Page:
34 Weeks Pregnant
By 34 weeks pregnant, you might be feeling huge and slow and may even be a tad bit cranky. It’s normal to get a little sick of being pregnant at some point. The good news is, labor is just around the corner, and pretty soon you’ll be holding your baby in your arms. Believe it or not, once you meet your little one, you’ll forget about all the aches and pains of pregnancy.
What’s happening with your body?
By week 34, you might look like you put a basketball or a watermelon under your shirt. As you baby bump pushes up to your boobs, you might think your tummy could not possibly get any bigger, but you still have about six weeks to go.
Your growing tummy may make you feel happy knowing your little bundle is getting bigger. But a bigger belly may also mean increased gas and bloating and more trouble sleeping. Unfortunately, you might not get much relief until your little one is born.
One thing that may bring relief this week is that fact that your baby may drop. When your baby settles into your pelvis, it’s called lightening. If it has not happened yet, sometime in the next few weeks, your baby should move south in order to get closer to the exit. When your baby drops, it may mean less pressure on your lungs and breathing may be a bit easier.
The bad news is you may feel more pressure in your pelvis. You’re also more susceptible to hemorrhoids. Awesome; right? Be sure to do what you can to prevent constipations including eating enough fiber and drinking plenty of water.
What happening with your baby?
At 34 weeks, your baby is about five and a half pounds and as big as a cantaloupe or squash. Her skin is not as saggy, and as she fills out, it’s also smoother. Her fingernails are also continuing to grow and may have reached her fingertips. Pretty soon you’ll be clipping her nails, so she does not scratch her little face.
If you are having a boy, his testicles have descended from his abdomen to his scrotum. In a small percentage of boys, their testicles don’t descend until around their first birthday.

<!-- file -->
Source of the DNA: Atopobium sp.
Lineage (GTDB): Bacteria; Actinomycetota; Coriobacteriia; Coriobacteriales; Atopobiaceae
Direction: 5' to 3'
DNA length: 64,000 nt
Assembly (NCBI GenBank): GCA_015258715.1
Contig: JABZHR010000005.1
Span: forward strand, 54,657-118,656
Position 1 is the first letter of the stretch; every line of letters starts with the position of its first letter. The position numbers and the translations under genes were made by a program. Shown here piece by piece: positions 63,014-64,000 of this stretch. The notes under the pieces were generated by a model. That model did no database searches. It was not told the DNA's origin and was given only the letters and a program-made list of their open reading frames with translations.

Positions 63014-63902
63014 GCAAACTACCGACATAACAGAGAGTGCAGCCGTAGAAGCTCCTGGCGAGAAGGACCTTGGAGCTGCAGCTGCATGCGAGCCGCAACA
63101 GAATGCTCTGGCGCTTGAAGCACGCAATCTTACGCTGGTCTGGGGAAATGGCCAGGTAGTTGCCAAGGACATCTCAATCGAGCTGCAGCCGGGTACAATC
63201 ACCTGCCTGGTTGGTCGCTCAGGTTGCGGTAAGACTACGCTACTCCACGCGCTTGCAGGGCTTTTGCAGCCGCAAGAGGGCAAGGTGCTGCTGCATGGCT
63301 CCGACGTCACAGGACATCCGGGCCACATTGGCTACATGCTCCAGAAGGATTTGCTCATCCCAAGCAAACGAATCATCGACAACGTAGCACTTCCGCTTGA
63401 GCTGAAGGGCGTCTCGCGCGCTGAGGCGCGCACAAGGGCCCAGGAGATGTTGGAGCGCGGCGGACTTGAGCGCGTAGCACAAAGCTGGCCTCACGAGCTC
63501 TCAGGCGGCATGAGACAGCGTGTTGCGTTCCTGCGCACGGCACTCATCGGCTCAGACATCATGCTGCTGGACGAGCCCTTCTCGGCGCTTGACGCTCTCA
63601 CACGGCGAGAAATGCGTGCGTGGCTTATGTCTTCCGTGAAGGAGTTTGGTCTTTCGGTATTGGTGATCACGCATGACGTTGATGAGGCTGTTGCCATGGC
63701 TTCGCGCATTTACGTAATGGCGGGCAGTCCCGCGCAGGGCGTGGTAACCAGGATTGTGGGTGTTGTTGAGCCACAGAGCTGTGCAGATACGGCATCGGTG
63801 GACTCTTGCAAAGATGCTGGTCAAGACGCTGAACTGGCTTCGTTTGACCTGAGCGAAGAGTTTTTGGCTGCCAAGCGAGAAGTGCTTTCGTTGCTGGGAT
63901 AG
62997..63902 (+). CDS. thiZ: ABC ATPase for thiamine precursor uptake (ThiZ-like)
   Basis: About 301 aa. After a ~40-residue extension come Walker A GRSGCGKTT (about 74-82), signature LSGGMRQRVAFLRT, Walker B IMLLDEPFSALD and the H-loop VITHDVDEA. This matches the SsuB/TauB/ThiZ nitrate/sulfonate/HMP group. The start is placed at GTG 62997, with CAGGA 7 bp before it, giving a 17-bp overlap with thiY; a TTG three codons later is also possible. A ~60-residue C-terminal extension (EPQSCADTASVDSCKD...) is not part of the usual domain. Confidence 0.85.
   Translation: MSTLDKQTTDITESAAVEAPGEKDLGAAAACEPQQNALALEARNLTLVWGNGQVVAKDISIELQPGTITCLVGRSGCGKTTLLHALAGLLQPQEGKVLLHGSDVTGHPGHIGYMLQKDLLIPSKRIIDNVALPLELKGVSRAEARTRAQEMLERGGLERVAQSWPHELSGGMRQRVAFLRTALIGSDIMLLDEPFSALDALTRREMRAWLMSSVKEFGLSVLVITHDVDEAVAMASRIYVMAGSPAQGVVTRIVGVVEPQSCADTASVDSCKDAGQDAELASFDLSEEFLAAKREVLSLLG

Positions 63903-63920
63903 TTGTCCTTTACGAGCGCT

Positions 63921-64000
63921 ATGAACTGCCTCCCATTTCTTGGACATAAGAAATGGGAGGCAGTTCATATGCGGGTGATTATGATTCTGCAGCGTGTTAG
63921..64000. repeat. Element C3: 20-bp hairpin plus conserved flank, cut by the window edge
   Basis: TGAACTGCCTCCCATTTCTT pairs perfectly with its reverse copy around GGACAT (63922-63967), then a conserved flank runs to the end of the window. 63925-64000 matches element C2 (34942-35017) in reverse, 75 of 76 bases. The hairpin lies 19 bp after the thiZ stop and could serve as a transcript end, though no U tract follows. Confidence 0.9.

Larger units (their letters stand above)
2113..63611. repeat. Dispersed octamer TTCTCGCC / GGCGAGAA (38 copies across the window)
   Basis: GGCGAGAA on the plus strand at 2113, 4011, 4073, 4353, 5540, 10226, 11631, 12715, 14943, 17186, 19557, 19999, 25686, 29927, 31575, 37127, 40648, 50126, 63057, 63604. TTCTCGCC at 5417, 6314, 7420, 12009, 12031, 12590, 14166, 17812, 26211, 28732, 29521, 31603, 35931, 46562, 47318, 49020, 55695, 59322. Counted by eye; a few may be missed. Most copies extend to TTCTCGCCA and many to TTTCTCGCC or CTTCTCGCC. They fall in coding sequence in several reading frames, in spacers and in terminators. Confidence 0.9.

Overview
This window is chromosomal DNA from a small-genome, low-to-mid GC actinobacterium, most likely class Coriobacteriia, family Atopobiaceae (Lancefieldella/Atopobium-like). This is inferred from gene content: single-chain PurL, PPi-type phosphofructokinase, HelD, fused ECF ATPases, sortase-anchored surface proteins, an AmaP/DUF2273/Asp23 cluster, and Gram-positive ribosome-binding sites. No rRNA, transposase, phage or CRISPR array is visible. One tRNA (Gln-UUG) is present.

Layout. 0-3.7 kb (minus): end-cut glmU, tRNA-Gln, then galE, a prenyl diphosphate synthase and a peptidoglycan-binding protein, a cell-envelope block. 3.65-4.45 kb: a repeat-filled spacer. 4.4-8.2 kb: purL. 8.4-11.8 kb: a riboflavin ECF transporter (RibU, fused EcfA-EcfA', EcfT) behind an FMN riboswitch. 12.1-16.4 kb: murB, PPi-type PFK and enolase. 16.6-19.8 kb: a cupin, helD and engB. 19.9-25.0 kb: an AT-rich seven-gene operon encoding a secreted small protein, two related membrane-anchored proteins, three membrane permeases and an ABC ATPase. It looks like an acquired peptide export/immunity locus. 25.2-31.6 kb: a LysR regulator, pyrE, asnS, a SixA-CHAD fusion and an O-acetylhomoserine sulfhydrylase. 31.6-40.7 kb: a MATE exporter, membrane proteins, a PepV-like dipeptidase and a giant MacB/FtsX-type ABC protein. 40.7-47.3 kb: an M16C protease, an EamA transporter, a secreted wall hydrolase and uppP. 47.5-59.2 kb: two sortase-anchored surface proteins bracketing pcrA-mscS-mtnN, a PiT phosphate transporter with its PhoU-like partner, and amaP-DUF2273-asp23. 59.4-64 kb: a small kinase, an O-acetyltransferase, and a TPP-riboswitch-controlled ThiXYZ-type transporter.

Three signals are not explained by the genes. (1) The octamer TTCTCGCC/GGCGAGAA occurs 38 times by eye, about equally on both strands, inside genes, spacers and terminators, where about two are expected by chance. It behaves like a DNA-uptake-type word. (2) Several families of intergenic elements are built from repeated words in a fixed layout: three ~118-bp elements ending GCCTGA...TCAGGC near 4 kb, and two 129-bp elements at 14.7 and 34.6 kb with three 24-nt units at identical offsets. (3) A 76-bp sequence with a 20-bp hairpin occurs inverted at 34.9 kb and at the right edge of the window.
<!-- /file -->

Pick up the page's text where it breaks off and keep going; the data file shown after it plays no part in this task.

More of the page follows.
The cheesy covering called the vernix, thickens at this stage in pregnancy to continue to protect your baby’s skin from the amniotic fluid. But the fine hair he developed all over, called lanugo is almost gone. Lanugo provided insulation when your baby had little fat. But the fat your baby is gaining now provides insulation.
Baby’s central nervous system is well developed and functioning as it will once he is born. His lungs are almost ready to take their first breath of air. Although most doctors prefer you not deliver until 38 weeks to make sure all systems are fully developed, most babies born at 34 weeks do well.
Things to keep in mind
Although you have an obstetrician or a midwife, you might wonder if you should also hire a doula for the birth or during the post-partum period.
A doula is a non-medically trained birth coach who provides support during labor and delivery and possibly the postpartum period. Your doctor or midwife is there to provide medical care. Although they can also certainly provide emotional support, it might not be their main focus. After all, your healthcare provider needs to make sure you and your baby remain healthy during labor and delivery, so it makes sense that is their main role.
But a doula is focused on the non-medical aspects of labor. For example, a doula may coach you through breathing exercises, recommend labor positions and provide massage for pain relief. A doula can also be a great source of encouragement and emotional support. Some doulas also provide postpartum services, which may include assisting with newborn care and breastfeeding education. The exact duties of a postpartum doula may vary based on the needs of the mother.
Hiring a doula is a personal decision. It is important to consider how much support you already have and whether you want to have a natural childbirth without pain medication. You may also want to consider your finances. Doulas are often not covered by health insurance, and their cost can vary.